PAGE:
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Wash Journal   Fairfield Ledger
Neighbors Growing Together | Aug 22, 2017

Fat: friend or foe

Jul 20, 2017

By Melissa Boncher, Hy-Vee Dietitian

 

Dietary fat is essential to health. They help the body absorb nutrients and fat-soluble vitamins. vitamin A, D, E and K, need fat to be absorbed by the body. If you don’t get enough fat in your diet, you risk getting inadequate amounts of necessary fat-soluble vitamins and essential fatty acids. Concentrate on eating healthy fats like monounsaturated fats, polyunsaturated fats and omega-3 fats. Monounsaturated fats (MUFA) may help to improve cholesterol levels, which may decrease your risk for heart disease. These fats may also be beneficial to insulin levels and blood sugar control. Olive, canola and peanut oil are all high in monounsaturated fat. Avocados, nuts and seeds are found to be high in MUFA. Polyunsaturated fats are found in soybean, corn and sunflower oils. These polyunsaturated fats may improve blood cholesterol levels. Omega-3 oils may play a role in lowering triglycerides, blood pressure and risk for heart disease. Foods high in omega-3s include salmon, tuna, sardines, mackerel, walnuts and flaxseed. The omega-3s EPA and DHA may help you focus by boosting brain cells and neurotransmitters.

When cooking, try using different oils for different applications. Extra-virgin olive oil can be used as a salad dressing and for sautéing over low to moderate heat. Soybean oil, often labeled as vegetable oil, can be used in many recipes from baked goods to salad dressings. Avocado oil can be used in salad dressing and for stir-frying or sautéing. Canola oil works well with sautéing, baking and frying.

Remember to always store your oils in a cool, dark place instead of right next to the stove, as heat and light can damage oils. The next time you think “fats are bad,” think again! Make it a priority to build healthy fats into your meals.

The information is not intended as medical advice. Please consult a medical professional for individual advice.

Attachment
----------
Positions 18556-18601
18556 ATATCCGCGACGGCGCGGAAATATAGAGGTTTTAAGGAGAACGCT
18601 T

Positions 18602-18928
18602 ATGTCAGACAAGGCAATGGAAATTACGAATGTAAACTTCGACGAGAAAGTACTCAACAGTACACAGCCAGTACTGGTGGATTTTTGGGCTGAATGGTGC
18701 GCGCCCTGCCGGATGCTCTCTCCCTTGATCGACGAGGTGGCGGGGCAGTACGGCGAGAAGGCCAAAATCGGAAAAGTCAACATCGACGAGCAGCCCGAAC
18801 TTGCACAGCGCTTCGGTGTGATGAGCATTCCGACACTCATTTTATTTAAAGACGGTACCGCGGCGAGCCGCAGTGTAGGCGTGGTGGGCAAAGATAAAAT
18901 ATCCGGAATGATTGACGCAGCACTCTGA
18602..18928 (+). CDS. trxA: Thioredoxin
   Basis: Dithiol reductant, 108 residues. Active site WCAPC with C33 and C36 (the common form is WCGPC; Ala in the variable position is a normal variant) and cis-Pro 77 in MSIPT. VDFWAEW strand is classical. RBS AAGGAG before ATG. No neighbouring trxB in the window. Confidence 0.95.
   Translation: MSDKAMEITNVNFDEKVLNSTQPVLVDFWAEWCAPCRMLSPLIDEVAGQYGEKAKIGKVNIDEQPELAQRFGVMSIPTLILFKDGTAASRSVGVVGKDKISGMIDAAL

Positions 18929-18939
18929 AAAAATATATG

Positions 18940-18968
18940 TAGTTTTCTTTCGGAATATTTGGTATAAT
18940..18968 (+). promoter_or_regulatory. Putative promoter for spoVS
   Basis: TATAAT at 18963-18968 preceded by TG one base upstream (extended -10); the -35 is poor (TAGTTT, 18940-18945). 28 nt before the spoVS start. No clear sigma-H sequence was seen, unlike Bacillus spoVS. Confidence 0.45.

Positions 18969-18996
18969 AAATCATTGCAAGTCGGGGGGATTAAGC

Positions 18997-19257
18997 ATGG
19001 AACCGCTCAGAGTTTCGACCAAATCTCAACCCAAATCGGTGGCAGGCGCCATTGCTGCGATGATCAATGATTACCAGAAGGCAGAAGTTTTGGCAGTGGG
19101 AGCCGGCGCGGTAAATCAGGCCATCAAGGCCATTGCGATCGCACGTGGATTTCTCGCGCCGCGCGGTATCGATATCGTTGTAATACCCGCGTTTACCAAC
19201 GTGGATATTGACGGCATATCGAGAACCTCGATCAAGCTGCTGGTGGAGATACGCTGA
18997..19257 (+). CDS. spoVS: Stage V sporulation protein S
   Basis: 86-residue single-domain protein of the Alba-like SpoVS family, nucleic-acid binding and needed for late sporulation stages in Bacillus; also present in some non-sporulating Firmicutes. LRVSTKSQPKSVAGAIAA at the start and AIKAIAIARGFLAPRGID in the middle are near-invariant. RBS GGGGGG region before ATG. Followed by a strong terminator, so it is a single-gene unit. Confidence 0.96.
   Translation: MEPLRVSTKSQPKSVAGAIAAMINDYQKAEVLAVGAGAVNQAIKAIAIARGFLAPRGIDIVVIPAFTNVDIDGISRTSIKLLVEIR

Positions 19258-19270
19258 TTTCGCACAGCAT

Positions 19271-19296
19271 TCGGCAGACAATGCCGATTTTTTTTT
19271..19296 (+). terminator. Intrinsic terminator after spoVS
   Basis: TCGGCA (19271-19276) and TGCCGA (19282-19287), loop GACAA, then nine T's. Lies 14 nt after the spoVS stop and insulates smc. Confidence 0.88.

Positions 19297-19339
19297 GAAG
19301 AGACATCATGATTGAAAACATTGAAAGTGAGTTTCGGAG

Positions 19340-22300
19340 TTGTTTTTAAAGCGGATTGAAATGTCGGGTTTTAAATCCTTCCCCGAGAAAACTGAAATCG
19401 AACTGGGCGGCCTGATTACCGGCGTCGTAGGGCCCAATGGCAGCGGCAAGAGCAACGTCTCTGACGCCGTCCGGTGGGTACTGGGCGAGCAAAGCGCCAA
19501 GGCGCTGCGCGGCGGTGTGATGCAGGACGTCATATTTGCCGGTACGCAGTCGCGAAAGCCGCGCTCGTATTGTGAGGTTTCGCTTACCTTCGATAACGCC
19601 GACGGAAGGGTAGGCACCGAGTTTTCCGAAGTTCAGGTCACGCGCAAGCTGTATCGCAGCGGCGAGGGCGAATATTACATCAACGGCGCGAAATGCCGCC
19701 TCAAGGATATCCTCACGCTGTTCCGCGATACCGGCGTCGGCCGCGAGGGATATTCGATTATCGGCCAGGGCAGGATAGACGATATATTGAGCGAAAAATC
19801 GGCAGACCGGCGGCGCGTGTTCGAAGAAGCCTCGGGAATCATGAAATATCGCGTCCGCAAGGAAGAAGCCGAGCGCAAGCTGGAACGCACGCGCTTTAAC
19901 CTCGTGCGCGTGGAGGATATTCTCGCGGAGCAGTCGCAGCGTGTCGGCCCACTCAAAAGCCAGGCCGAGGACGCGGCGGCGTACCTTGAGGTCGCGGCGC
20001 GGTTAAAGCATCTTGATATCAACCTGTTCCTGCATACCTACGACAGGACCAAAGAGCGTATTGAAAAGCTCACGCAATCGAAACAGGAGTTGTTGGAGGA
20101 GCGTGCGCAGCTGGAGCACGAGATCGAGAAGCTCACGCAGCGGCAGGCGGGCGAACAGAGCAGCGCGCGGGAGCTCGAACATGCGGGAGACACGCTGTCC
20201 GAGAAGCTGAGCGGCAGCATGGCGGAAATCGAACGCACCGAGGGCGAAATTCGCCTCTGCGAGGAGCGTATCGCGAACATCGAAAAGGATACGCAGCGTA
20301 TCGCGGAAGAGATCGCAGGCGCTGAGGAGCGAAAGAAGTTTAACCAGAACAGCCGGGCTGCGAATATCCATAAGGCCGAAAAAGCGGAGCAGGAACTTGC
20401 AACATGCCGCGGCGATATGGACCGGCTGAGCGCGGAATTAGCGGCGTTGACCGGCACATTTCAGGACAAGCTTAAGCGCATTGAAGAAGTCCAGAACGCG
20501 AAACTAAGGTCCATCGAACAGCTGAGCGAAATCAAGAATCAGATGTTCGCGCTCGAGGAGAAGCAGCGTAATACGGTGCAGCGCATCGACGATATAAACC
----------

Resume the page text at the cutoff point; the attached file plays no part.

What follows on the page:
Mediterranean Veggie Flatbread (As seen in Hy-Vee Balance Magazine)

Serves 4

 

All you need:

2 whole wheat flatbreads, such as naan

Hy-Vee non-stick olive oil cooking spray

½ tsp. plus ¼ tsp. Cajun seasoning, divided

2 large Kalamata olives, halved

2 mini seedless cucumbers, sliced

1 red bell pepper, seeded and chopped

2 tsp. fresh lemon juice

1 1/3 cup white bean spread, recipe below

2 tbsp. fresh parsley leaves

1 tbsp. fresh oregano leaves

2 tbsp. crumbled feta cheese

 

White Bean Spread: Pour ¾ cup water into a large saucepan, add 2 cloves peeled garlic and bring to a boil over high heat. Add 2 (15oz) cans Hy-Vee cannellini beans, drained and rinsed, and return to boiling. Drain the mixture, reserving ¼ cup of the cooking liquid. Transfer drained mixture to a food processor. Add 1 tbsp. Hy-Vee Select extra-virgin olive oil and 1 tbsp. fresh rosemary and process, adding just enough of the reserved cooking liquid to make a thick, smooth paste. Season to taste with a salt and pepper, if desired.

 

What you do:

1. Preheat oven to 400 degrees F.

2. Place flatbreads on an ungreased baking sheet and spray with non-stick cooking spray. Sprinkle with ½ tsp. Cajun seasoning. Bake 8 minutes or until golden and crisp on the edges. Allow flatbreads to cool 3 to 4 minutes before topping.

3. Combine Kalamata olives, tomatoes, cucumber, bell pepper and shallot in a small bowl. Drizzle with lemon juice and add remaining ¼ tsp. Cajun seasoning. Stir well to combine. Prepare White Bean Spread.

4. Spread cooled flatbreads with White Bean Spread and top with chopped vegetables. Reserve remaining spread for another use. Sprinkle with parsley, oregano and feta.

5. Cut flatbreads into slices and serve.

Per Serving: 310 calories, 7g fat, 630mg sodium, 48g carbohydrates, 9g fiber, 14g protein

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